Pope condemns resurgence of anti-Semitism in Europe
Pope Francis on Monday condemned a "worrying" resurgence of anti-Semitism in Europe and urged the continuation of dialogue between Christians and Jews, AFP reports.
Speaking during a meeting with the Conference of the European Rabbis (CER), a first since the organisation was founded in 1956, the pope called on all Christians to stand firm against anti-Semitism.
"The anti-Semitic tendencies and certain acts of hatred and violence in Europe are of concern. Every Christian cannot but be firm in the condemnation of all forms of anti-Semitism," he said.
He urged the two faiths to continue the dialogue that had progressed "systematically for almost half a century".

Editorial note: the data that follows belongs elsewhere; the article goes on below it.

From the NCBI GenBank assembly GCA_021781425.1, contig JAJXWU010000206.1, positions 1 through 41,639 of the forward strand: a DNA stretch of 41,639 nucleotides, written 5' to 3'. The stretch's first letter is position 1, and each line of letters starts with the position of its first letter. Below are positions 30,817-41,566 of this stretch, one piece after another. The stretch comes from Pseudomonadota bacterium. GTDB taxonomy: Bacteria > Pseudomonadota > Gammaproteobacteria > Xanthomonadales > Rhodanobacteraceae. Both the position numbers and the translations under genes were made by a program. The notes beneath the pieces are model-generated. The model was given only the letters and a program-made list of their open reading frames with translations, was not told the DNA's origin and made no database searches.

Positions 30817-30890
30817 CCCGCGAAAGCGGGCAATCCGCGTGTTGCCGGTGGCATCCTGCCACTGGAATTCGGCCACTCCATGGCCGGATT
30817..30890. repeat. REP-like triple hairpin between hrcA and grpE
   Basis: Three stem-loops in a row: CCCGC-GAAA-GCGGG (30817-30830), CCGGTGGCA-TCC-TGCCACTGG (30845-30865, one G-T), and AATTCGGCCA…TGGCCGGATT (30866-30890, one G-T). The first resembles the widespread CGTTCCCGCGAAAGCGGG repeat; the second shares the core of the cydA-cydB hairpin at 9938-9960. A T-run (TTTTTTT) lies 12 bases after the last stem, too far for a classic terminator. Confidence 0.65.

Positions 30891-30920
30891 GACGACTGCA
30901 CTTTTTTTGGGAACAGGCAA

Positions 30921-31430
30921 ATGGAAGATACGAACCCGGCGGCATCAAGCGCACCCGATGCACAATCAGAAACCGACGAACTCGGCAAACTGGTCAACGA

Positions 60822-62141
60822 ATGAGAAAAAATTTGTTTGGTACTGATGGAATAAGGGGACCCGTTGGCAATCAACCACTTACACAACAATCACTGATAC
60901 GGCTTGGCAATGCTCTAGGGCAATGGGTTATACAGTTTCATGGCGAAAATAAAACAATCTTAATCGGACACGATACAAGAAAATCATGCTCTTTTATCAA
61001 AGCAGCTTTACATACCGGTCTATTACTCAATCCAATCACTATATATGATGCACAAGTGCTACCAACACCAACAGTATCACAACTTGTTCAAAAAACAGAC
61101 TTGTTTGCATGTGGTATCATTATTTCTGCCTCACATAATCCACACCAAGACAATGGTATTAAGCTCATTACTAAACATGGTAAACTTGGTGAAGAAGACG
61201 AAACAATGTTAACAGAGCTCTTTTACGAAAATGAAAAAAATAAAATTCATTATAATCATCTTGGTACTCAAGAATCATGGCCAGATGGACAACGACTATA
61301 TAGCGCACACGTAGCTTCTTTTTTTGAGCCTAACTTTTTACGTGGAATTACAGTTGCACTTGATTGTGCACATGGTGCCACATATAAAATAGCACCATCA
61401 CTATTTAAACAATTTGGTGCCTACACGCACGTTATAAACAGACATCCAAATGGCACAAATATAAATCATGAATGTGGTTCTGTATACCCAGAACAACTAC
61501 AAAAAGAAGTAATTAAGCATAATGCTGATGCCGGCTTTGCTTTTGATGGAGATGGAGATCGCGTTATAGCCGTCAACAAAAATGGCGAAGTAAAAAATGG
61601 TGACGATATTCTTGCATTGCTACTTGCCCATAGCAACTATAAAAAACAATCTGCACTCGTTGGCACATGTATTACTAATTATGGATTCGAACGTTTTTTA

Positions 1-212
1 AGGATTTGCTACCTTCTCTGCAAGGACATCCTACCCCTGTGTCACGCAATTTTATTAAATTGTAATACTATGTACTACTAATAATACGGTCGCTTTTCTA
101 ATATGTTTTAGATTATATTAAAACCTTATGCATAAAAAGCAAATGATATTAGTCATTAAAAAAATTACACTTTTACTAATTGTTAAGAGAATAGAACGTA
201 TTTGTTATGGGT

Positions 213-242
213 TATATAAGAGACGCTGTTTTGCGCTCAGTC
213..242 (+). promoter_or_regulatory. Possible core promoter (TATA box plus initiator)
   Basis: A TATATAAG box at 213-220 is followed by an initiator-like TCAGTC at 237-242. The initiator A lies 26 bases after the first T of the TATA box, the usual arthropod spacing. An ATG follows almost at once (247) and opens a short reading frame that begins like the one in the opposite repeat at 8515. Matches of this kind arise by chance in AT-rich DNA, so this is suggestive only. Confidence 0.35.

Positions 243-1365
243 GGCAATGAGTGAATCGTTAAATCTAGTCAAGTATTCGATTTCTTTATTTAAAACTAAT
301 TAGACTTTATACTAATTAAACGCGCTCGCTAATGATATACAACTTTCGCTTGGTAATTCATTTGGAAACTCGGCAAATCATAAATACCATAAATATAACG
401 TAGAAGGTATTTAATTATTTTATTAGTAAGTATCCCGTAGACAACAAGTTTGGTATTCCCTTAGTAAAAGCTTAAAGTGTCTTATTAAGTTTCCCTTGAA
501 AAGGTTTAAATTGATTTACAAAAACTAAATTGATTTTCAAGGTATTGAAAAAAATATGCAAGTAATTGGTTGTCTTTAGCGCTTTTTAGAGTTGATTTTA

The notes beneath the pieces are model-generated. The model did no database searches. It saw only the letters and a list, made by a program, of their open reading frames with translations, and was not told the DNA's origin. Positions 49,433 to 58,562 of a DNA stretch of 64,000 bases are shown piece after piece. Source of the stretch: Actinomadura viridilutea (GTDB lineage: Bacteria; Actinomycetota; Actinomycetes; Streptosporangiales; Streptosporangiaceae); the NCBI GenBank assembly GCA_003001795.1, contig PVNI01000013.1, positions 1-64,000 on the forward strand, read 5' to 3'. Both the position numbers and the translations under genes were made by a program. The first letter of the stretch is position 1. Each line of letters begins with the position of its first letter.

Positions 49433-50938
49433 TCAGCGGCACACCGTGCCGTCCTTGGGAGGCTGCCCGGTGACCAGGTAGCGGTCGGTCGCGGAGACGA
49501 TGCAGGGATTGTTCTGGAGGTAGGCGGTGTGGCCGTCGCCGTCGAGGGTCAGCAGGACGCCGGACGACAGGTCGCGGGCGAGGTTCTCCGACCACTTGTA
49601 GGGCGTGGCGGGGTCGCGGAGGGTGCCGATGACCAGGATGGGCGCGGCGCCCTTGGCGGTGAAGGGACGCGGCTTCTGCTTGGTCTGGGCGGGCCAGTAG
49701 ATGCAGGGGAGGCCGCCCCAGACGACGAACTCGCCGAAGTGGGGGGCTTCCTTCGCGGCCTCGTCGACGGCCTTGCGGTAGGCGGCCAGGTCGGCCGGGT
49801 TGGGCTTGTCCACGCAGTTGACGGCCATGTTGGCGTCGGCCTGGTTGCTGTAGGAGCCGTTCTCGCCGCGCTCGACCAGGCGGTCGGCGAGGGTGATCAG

Pope Francis has made interfaith dialogue a cornerstone of his papacy and has spoken out against anti-Semitism in the past.
Monday's comments come comes after a spate of anti-Semitic attacks in Europe.
In January, four Jews were killed in a series of Islamist attacks in Paris and the following month a Jewish man was killed outside a synagogue in twin shootings in Copenhagen.
Moscow's Chief Rabbi Pinchas Goldschmidt, who is also president of CER, said Jews in Europe were the "collateral damage" of an anti-Muslim offensive orchestrated by the extreme right.
The CER is one of the leading voices of Judaism in Europe and brings together more than 700 Jewish religious leaders.